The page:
#SYP101: The Brexit Question.

syp101-brexit-q.jpgWe’re tackling the B word. Brexit.

We’ve assembled a cross-industry panel to look at what effects on the publishing industry we’ve already witnessed since the UK voted to leave the EU in June, tracking some of the current consequences and look to consider the future possibilities yet to raise their head. It often seems like doom and gloom, but we’re also hoping to encourage positive thinking and find some opportunity in this unsettling and uncertain predicament.

We’ll look at how the publishing industry can examine some of the causes behind the vote and how it can work to bring voices of unity and not separation to the public.

Book your ticket over on Universe.

The panel:
Alby Grainger – Little Shop of Heroes

alby-graingerAfter 20 years of retail management in the entertainment retail sector, Alby opened his independent, family-controlled comic store with the aim of promoting reading to all ages. Little Shop of Heroes actively supports the comic industry’s Raise a Reader campaign and strives to break down gender stereotypes. Alby also organises Dunfermline Comic Con, a not-for-profit venture to promote comics, the writers, artists and all of the creatives involved in their production.

Derek Kenney – Bell & Bain

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Derek has worked in the printing industry virtually all his working life barring a brief spell in the military. He has held various senior sales, technical and executive positions including Graphic Enterprise Scotland and 17 years at solutions provider Heidelberg. Now Director Designate at UK’s leading dedicated book & journal printer Bell & Bain for the last 3 years with the aim to make them the “best of the best”, he is passionate about print and books in particular! “Anything that gets people reading is a good thing” is his motto.

Gráinne Clear – Little Island

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Gráinne Clear works as Publishing Manager and Art Director for Little Island Books, an independent children’s publisher based in Dublin. She is responsible for editorial, design and publicity, as well as the many other things that keep a small publisher ticking over. After completing an MPhil in Children’s Literature in Trinity College Dublin, she wrote and presented two children’s literature series for RTE Radio, became president of IBBY Ireland and a board member of Publishing Ireland. Gráinne also works as a freelance storyteller for children and adults.


Janet Archer – Creative Scotland

Janet Archer, the new CEO at Creative ScotlandJanet took up her post at Creative Scotland in July 2013. Since that time she has appointed a new senior leadership team and produced a long term plan for the arts, screen and creative industries in Scotland ‘Unlocking Potential, Embracing Ambition’. Alongside this she has simplified Creative Scotland’s approach to funding and begun implementing a new People Strategy for the organisation.

Prior to joining Creative Scotland, Janet spent 6 years at Arts Council England as Director, Dance, working as part of the national arts strategy team, and spent 16 years with the Newcastle-based National Dance Agency, Dance City as Chief Executive and Artistic Director.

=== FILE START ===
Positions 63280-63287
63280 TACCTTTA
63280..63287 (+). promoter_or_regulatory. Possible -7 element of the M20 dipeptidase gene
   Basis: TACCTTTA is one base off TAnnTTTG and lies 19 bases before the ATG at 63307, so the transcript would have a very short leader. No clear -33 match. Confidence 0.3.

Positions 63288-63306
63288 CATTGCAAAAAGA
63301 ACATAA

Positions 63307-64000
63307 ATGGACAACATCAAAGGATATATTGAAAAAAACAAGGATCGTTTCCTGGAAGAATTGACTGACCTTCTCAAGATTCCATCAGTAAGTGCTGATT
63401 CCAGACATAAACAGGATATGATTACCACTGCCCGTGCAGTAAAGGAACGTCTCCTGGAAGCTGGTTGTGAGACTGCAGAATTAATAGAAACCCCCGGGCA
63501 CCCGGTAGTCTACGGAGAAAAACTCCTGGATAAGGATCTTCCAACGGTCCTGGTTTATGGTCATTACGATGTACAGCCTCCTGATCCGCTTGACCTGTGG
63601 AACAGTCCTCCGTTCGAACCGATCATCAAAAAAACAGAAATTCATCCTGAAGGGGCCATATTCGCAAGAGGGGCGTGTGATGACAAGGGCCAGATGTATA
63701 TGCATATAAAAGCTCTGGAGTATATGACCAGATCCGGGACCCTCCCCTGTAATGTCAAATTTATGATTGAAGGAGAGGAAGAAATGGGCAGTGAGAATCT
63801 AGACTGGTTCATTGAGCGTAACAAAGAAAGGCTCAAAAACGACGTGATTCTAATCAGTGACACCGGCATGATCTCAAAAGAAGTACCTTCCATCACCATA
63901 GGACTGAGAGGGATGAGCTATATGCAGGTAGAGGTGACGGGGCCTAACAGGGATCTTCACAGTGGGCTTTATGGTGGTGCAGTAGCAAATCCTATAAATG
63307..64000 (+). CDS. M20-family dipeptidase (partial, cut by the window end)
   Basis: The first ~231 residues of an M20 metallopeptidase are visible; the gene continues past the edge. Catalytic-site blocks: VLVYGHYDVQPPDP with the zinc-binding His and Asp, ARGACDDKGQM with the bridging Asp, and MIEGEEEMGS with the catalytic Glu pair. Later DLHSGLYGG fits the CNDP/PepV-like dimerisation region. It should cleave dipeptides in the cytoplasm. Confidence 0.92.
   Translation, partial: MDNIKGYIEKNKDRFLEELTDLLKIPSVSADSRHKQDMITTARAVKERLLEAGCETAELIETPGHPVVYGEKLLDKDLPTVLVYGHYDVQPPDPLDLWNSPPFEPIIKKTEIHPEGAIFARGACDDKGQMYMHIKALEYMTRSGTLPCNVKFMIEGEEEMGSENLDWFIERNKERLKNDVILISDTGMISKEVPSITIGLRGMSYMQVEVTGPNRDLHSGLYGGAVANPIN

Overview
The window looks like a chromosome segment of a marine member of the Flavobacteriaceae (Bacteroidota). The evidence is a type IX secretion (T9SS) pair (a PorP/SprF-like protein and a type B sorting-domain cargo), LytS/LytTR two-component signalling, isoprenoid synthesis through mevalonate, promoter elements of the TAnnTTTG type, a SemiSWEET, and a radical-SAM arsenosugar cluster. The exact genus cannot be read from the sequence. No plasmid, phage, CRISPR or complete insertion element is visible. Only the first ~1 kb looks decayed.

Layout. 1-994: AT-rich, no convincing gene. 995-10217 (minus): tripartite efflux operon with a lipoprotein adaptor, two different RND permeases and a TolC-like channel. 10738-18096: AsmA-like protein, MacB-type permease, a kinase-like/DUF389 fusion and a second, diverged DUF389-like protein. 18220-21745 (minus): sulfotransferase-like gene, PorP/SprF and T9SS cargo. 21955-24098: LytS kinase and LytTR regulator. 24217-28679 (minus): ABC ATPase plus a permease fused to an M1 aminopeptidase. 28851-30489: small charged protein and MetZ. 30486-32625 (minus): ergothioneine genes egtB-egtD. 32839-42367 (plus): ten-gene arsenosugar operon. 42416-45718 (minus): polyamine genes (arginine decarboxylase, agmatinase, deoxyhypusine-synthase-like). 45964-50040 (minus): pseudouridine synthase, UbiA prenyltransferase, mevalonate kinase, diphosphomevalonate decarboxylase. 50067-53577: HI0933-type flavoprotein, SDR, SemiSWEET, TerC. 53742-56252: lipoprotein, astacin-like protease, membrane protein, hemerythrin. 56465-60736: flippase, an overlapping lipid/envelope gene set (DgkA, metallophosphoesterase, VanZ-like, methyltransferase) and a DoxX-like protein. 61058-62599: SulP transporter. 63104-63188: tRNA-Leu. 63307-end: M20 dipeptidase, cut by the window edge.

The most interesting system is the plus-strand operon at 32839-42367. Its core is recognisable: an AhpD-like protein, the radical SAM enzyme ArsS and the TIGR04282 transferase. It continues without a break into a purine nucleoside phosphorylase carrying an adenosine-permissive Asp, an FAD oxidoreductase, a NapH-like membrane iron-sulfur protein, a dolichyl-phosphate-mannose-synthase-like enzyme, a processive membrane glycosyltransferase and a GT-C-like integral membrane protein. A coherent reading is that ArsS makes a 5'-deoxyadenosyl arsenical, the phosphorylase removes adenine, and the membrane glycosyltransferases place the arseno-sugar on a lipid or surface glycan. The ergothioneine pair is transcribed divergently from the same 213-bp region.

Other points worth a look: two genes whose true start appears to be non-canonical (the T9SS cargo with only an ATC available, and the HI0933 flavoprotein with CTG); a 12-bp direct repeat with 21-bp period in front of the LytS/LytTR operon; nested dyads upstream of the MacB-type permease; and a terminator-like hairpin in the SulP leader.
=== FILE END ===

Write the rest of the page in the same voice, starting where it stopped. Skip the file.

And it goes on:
Janet’s work in Scotland includes chairing the artist-led organisation The Work Room based in Glasgow, supporting the British Council in programming their showcases in Edinburgh and as a former dancer, choreographer, founder and Artistic Director of the Nexus Dance, touring into Scotland as well as attending the Scottish Youth Dance Festivals held in Stirling in the 1980s. She is an award winning performer who won the first Cosmopolitan Dancer of the Year Award in 1981.

Timothy Wright – Edinburgh University Press

timothy-wrightTimothy Wright has been Chief Executive of Edinburgh University Press since 1998 having spent twelve years in a variety of sales and marketing roles with the Longman Publishing Group, formerly a division of Pearson PLC, owners of the Financial Times. He moved to Edinburgh in 1994 as Sales Director of Churchill Livingstone medical publishers – a division of the Longman Group – where he was responsible for worldwide sales for both the UK and the US Companies. Following the sale of Churchill Livingstone to Harcourt in 1998 he faced a choice of returning to corporate life or remaining in Scotland and taking on the challenge of running a small business – hence his decision to join Edinburgh University Press, a wholly owned subsidiary of Edinburgh University.

Timothy has served as Chairman of the Europe Working Party of the UK Publishers Association and from 2000 until 2003 was Chairman of the Scottish Publishers Association (now Publishing Scotland). A former board member of the Independent Publishers Guild he was Chairman from 2006 until 2008. He was a member of Council of the UK Publishers Association from 2008-2010 and until this year was a board member of their Academic and Professional Division. He was vice chairman of The Book Trade Charity (BTBS) from 2009-2016. He was elected to the Publishing Scotland board this year for a second three-year term.

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